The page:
level of security needed for your system and data determines
        where to keep the clone and how long recovery will take.
        A second drive on the same disk is of limited use since it
        cannot protect against hard disk failure and recovering from
        other failures is a slow process.
        By using two internal fixed IDE disks, recovery from an HDD
        failure or drive corruption is achieved by changing the
        start-up sequence in the BIOS to re-boot from the clone disk.
        With two hard disks and one (or both) in removable caddies,
        recovery is even simpler, just a physical swap of disk
        location(s).  Storing a removable disk separately will make
        possible data recovery after PC theft or destruction
        (using your replacement new PC!).
        My preferred solution with W98SE/ME uses a second disk in
        a 5-1/4" removable rack (with fan for fast disks) fitted
        into an external firewire connected enclosure plus an
        identical empty 5-1/4" removable rack connected to IDE1
        Master.  Normal running boots from the internal disk on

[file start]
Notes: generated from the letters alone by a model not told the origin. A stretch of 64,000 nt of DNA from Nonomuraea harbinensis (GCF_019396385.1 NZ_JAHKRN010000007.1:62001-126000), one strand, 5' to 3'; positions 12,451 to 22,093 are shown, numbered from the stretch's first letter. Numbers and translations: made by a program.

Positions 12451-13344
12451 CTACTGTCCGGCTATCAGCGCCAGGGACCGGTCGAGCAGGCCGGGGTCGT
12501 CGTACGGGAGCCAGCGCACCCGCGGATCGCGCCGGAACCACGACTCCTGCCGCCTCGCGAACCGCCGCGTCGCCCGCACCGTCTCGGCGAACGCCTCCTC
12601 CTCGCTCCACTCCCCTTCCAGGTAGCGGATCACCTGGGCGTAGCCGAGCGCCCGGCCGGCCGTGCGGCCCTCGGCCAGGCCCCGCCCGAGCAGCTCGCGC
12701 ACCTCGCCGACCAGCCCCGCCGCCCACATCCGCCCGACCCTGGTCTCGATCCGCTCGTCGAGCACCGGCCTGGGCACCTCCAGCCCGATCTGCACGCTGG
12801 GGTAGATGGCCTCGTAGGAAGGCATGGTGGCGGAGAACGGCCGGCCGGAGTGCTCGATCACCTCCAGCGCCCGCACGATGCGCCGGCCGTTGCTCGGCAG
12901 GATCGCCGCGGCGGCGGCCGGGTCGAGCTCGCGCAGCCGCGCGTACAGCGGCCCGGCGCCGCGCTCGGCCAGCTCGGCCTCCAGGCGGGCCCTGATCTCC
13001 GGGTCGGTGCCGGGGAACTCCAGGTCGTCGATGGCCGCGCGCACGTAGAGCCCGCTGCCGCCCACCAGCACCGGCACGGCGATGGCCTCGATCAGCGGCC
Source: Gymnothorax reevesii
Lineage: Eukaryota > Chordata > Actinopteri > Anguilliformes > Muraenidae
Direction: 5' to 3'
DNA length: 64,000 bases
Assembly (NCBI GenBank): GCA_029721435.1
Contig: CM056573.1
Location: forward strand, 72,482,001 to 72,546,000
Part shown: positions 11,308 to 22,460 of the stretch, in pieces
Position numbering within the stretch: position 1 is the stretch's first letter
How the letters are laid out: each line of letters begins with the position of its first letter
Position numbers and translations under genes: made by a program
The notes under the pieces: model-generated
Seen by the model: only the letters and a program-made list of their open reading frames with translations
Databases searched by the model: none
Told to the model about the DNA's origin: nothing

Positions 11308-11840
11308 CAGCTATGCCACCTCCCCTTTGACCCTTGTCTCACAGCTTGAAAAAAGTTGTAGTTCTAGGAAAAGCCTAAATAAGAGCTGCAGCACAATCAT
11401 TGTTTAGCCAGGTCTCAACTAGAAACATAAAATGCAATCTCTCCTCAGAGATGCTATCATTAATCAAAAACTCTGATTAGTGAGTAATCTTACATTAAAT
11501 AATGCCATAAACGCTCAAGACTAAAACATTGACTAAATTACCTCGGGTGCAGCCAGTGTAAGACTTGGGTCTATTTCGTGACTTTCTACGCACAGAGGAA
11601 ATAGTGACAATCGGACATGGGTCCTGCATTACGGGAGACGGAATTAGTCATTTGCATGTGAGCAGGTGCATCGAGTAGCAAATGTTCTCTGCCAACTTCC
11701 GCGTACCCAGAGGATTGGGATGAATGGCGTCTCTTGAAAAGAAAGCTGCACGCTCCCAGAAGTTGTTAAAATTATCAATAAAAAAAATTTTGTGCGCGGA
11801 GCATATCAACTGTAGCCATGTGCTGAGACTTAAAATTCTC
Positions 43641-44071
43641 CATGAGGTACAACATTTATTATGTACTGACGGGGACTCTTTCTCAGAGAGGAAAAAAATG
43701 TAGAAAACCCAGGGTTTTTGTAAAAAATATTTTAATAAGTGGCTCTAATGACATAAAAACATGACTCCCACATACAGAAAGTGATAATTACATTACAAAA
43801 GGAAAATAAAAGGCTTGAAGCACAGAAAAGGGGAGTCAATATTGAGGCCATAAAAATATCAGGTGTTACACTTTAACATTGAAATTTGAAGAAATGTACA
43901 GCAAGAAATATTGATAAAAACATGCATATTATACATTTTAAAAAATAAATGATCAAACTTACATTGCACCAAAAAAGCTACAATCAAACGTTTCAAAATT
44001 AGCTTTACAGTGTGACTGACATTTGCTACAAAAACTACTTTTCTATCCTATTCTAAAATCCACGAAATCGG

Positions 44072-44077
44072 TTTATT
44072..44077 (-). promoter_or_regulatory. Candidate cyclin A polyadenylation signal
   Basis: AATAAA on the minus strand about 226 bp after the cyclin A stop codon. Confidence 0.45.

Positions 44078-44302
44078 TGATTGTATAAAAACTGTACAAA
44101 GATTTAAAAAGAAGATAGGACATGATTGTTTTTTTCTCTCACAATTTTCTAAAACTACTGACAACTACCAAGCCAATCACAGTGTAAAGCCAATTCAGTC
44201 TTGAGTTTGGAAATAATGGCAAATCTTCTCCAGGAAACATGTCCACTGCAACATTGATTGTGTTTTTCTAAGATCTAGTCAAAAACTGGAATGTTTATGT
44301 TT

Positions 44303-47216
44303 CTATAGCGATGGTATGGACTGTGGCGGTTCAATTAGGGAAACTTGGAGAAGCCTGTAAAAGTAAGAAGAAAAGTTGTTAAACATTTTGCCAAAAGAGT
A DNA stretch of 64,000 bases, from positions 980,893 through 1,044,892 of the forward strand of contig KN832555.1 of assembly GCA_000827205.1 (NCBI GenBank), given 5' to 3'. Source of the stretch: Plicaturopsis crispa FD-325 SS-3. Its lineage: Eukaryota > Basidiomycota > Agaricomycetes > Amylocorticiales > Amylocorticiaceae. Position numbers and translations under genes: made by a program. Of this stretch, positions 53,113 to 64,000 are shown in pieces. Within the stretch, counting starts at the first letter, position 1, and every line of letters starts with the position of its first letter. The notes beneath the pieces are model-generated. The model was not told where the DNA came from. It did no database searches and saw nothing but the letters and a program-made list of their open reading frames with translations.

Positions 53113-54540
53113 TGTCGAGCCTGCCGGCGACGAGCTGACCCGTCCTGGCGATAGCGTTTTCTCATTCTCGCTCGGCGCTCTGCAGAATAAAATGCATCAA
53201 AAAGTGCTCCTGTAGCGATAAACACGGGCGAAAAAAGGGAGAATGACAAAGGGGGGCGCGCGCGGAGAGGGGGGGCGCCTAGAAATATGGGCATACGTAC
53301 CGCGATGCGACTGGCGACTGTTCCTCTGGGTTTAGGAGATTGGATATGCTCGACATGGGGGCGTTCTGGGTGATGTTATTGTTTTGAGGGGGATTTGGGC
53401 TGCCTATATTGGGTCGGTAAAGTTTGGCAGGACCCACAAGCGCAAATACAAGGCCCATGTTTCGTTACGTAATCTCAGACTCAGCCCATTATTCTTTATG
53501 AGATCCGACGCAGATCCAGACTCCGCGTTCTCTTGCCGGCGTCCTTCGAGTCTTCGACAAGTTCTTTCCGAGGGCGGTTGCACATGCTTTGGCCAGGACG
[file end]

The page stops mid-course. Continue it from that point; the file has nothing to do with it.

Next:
IDE1 Slave with the second disk in the external 5-1/4"
        enclosure.  Recovery is by changing over the location of
        the removable second disk.  To minimise the risk of
        corruption, only power the external cloned disk when needed.
        If you are paranoid about loss of data or corruption you can
        fit a third hard disk in the "spare" caddy and alternate the
        second and third disks in the external rack.
        The only software needed with W9X/ME is the XXCOPY multipurpose
        copying utility for Windows from www.xxcopy.com (free for
        personal use with one PC).  This generous licence applies
        both to fitting a new hard disk and, at present, to routine
        The diligent (e.g. daily) running of a short (incremental)
        re-cloning job is the only ongoing precautionary task.
        The scheme is widely applicable but may not be compatible
        with some proprietary system modifications or with software
        registered to specific disks.  Although XXCOPY will copy WinXP
        files, it will not create a BOOTABLE CLONE of an XP system,
        that task requires an XP cloning utility (under development
        as XXCLONE).
        Identifying and backing up all "critical" OS and personalised
        files etc. is desirable but is too complicated for non-expert
        users.  The simple alternative is entire or holistic backup
        of the drive(s) but most "copy all" backup schemes for an
        entire drive are too slow for routine use.  Cloning with the
        incrementing + DECREMENTING scheme described here will be quick
        enough for most users if run over an IDE, Firewire or USB2